As we move on to the next trading day, 2/11/13, FSLR opens up in a choppy pattern for the first 10 minutes then begins to move higher with volume. In three minutes 9:40 – 9:42 the stock had a sharp 2.2% move higher. This breakout would have marked your entry point for the cup breakout strategy. Remember we need a breakout with volume that is .35% above the previous day’s high. This would have resulted in an entry point of $30.90. After a sharp move to the first swing high of $31.18 (H2) FSLR has a sharp pullback to the breakout range from the morning. The pull back did not hit the 35-day period moving average and the stock had another run to $31.67 (H3). From H3 FSLR begin to drift and the volume dropped off significantly. At this point based on the rules laid out by Mr. Calhoun the exit point would have occurred at 10:35am at the price point of $31.39.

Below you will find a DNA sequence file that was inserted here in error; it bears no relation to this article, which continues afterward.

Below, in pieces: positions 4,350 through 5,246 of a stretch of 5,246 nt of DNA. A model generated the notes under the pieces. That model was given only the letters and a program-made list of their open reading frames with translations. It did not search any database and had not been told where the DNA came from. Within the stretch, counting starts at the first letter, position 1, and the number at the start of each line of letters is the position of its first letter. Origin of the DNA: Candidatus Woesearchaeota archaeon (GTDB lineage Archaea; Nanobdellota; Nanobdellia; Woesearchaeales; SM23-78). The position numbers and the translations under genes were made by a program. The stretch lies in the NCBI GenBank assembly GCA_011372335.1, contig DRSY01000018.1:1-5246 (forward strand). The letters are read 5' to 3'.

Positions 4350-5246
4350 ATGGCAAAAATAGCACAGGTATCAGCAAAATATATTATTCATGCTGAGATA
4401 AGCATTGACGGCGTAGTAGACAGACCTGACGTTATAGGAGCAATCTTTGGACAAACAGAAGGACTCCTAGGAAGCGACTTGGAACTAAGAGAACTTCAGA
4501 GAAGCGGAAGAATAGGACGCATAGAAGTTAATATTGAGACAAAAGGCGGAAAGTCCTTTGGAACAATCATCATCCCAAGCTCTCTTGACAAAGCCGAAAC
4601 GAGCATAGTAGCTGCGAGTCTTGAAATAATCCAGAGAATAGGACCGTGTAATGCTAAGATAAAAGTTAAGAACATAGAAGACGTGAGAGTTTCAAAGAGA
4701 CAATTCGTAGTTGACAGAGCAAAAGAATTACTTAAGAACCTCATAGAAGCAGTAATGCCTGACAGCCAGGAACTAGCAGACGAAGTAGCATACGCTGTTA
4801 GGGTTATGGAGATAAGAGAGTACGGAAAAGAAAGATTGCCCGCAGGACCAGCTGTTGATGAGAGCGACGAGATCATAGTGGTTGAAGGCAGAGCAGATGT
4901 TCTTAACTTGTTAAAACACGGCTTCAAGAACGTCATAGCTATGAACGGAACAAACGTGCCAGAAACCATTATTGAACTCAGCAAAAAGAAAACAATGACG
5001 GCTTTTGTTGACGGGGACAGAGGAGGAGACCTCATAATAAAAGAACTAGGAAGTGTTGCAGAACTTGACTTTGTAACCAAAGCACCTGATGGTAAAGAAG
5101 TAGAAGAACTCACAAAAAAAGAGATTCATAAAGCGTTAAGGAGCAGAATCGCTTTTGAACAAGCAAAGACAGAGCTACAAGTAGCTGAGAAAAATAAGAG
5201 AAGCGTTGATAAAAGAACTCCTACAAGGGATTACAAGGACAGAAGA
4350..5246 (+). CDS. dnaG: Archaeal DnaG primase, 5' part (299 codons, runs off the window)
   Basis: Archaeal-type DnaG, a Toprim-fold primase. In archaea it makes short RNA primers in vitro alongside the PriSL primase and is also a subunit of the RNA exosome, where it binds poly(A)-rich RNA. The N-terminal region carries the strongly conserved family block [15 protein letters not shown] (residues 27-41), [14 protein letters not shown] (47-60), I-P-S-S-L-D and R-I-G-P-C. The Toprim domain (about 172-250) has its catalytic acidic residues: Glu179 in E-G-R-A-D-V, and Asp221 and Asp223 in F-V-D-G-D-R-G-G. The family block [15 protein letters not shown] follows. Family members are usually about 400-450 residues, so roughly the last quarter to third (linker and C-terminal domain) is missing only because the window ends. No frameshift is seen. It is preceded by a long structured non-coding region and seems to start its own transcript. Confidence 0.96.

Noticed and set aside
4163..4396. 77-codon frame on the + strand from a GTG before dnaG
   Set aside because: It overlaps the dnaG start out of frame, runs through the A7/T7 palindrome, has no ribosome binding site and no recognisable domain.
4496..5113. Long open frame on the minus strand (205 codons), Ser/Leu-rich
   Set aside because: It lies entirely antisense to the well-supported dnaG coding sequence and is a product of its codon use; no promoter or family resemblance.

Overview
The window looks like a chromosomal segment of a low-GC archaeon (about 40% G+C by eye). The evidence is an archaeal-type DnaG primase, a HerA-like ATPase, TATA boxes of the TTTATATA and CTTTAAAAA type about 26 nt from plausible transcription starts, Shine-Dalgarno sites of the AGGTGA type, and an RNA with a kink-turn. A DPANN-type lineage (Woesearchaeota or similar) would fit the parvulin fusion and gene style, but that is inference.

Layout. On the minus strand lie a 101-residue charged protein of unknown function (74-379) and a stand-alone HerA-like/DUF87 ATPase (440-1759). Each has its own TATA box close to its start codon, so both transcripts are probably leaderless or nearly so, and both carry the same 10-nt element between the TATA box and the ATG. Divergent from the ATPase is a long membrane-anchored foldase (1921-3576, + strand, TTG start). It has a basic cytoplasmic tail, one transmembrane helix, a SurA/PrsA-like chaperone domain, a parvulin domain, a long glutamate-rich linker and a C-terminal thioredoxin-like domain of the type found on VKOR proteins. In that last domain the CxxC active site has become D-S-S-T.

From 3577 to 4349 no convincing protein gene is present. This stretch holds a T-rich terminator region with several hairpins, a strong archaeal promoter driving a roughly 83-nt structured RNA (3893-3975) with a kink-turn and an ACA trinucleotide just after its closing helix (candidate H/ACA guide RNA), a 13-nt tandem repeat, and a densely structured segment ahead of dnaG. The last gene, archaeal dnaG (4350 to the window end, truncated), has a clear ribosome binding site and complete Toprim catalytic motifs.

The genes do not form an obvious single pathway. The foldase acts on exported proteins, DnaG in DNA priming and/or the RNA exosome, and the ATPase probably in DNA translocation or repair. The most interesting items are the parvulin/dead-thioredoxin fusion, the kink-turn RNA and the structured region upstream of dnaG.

One of the advanced techniques for trading the cup breakout system is to include market internals in your analysis. It is not required to enter the trade, but if the larger market is also breaking out to new two-day highs in the first hour this can add additional support to your position and reduces the odds that your stock will having a morning reversal.
The day trading cup breakout system keeps it simple with straight forward rules and only one indicator to follow (moving average). The system relies on volume and price action which are the oldest technical indicators you will find. Using the 1-minute chart is a great way to limit the risk of trading during the first hour of trading which is the most volatile time of the day. Lastly, the system uses a moving average as the exit which makes sense because high volume breakouts likely lead to trending markets.